Daily Archives: January 4, 1991

Ticket of No Return

Of the many films by Ulrike Ottinger that I have seen, this lovely 1979 camp item has given me the most unbridled pleasure. A nameless heroine (Tabea Blumenschein) arrives in West Berlin on a one-way ticket in order to drink herself to death, and three prim ladies known as Social Question (Magdalena Montezuma), Accurate Statistics (Orpha Termin), and Common Sense (Monika Von Cube) stand around and kibitz. Thanks to the heroine’s wardrobe, the diverse settings, the witty dialogue, the imaginative mise en scene, and an overall celebratory and festive spirit, this is a continuous string of delights–worth anybody’s time. (Film Center, Art Institute, Columbus Drive at Jackson, Friday, January 4, 6:00, 443-3737)… Read more »

Killer of Sheep

The first feature (1978) of the highly talented and singular black filmmaker Charles Burnett, all of whose films (including My Brother’s Wedding and To Sleep With Anger) are based in Watts; this one deals episodically with the life of a slaughterhouse worker (Henry Sanders). Shot on weekends over a year on a minuscule budget (less than $20,000), this remarkable work was recently selected for preservation by the National Film Registry as one of the key works of the American cinema–an ironic and belated form of recognition for a film that still has had virtually no distribution and has seldom been seen. It shouldn’t be missed. (Facets Multimedia Center, 1517 W. Fullerton, Friday and Saturday, January 4 and 5, 7:00 and 9:00; Sunday, January 6, 5:30 and 7:30; and Monday through Thursday, January 7 through 10, 7:00 and 9:00; 281-4114)… Read more »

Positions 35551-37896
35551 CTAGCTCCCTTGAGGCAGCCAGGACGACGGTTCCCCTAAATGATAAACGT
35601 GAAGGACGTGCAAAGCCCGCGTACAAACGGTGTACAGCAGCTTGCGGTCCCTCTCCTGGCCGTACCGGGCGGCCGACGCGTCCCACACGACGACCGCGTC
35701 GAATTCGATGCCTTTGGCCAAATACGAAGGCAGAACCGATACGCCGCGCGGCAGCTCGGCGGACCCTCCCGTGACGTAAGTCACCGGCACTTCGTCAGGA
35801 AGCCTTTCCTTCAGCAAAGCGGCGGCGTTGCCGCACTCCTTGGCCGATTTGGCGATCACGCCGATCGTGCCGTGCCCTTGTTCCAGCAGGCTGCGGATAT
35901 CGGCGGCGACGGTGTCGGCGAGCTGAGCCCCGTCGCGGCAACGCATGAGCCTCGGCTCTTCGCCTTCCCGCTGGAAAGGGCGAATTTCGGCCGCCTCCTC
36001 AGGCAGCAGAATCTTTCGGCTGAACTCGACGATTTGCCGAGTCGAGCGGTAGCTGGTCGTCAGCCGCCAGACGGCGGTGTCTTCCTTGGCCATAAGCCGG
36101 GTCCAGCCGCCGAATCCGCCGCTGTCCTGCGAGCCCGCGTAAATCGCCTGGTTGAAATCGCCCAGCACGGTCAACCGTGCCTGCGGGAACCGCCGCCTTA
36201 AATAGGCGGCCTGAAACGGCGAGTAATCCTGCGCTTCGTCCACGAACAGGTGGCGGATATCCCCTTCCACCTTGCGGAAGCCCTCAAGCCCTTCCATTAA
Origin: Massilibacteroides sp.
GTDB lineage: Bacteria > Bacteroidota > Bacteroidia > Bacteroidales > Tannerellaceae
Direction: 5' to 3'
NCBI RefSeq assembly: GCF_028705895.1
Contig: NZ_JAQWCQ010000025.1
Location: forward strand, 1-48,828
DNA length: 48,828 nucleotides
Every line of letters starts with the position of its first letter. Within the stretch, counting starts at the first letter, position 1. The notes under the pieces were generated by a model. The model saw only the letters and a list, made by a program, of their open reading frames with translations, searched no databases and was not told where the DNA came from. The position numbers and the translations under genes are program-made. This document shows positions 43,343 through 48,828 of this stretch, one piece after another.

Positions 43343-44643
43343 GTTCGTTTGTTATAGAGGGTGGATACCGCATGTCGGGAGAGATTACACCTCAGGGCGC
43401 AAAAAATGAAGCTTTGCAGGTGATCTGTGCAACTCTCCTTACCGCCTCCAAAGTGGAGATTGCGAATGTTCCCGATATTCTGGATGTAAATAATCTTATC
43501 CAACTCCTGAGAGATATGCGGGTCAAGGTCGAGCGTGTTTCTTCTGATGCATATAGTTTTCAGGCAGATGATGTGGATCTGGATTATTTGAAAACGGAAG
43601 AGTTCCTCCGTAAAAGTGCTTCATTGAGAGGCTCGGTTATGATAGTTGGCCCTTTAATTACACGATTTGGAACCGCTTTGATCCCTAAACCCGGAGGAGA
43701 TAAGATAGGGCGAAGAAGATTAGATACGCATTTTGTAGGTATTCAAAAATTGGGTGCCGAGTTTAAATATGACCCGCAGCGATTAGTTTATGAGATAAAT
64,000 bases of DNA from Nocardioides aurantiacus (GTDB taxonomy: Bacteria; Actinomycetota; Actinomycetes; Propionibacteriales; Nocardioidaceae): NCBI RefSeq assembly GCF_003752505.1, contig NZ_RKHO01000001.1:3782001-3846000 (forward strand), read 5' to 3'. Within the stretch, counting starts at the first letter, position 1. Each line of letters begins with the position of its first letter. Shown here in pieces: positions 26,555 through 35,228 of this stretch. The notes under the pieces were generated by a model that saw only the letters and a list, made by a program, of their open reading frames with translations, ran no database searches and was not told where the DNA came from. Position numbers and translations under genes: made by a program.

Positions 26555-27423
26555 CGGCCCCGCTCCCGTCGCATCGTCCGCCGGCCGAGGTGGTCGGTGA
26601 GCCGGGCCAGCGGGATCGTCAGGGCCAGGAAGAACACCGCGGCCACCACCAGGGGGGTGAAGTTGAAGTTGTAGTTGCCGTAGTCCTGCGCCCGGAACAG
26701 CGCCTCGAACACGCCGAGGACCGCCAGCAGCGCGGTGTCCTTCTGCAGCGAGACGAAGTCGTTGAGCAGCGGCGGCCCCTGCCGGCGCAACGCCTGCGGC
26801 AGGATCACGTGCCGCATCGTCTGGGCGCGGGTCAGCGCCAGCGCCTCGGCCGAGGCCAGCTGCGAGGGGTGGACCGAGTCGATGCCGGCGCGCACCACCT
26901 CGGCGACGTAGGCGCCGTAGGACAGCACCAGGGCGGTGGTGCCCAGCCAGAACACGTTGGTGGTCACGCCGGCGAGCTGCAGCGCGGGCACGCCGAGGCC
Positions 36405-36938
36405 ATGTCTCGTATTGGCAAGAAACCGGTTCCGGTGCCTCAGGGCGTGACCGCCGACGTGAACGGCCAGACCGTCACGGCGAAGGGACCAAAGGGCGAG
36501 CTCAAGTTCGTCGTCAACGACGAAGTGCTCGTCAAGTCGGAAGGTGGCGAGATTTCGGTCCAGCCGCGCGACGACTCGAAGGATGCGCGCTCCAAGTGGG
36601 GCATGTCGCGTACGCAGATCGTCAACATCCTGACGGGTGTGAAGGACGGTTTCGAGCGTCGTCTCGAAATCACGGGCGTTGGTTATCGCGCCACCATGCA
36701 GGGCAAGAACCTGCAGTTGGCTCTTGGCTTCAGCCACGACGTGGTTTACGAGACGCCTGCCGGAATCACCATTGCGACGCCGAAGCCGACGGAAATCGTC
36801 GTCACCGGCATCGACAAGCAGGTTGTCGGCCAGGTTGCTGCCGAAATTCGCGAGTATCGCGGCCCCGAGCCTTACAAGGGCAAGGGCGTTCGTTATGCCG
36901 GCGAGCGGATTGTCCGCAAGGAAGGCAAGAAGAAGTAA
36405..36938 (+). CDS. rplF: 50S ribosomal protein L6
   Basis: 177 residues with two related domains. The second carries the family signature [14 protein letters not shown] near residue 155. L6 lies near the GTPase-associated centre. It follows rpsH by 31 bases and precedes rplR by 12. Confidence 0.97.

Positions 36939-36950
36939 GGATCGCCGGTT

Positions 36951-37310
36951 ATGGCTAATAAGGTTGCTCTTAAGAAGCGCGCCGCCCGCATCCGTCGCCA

Camp Thiaroye

It’s possible that a good half of the greatest African movies ever made are the work of novelist-turned filmmaker Ousmane Sembene (Black Girl, Xala, Ceddo). Camp Thiaroye, his first feature in 11 years, cowritten and codirected by Thierno Faty Sow, recounts an incident that actually occurred in 1944. Returning from four years of European combat in the French army, Senegalese troops are sent to a transit camp, where they have to contend with substandard food and other indignities. An intellectual sergeant major (Ibrahima Sane) gets thrown out of a local bordello when he goes there for a drink; mistaken for an American soldier, he is arrested and beaten by American MPs, which provokes his men into kidnapping an American GI. Then when the Senegalese troops discover that they’re about to be cheated out of half of their back pay, they launch a revolt. Leisurely paced, with some talky stretches devoted to debates among the soldiers, this lengthy feature is neither a simple tract nor a loose, undisciplined fresco, but a novelistic (and often witty) treatment of a complex subject in which all the characters get their due. Sane is especially fine, but the other characters–including a mute and traumatized Senegalese survivor of Buchenwald and a sympathetic if naive white officer–are delineated with comparable depth.… Read more »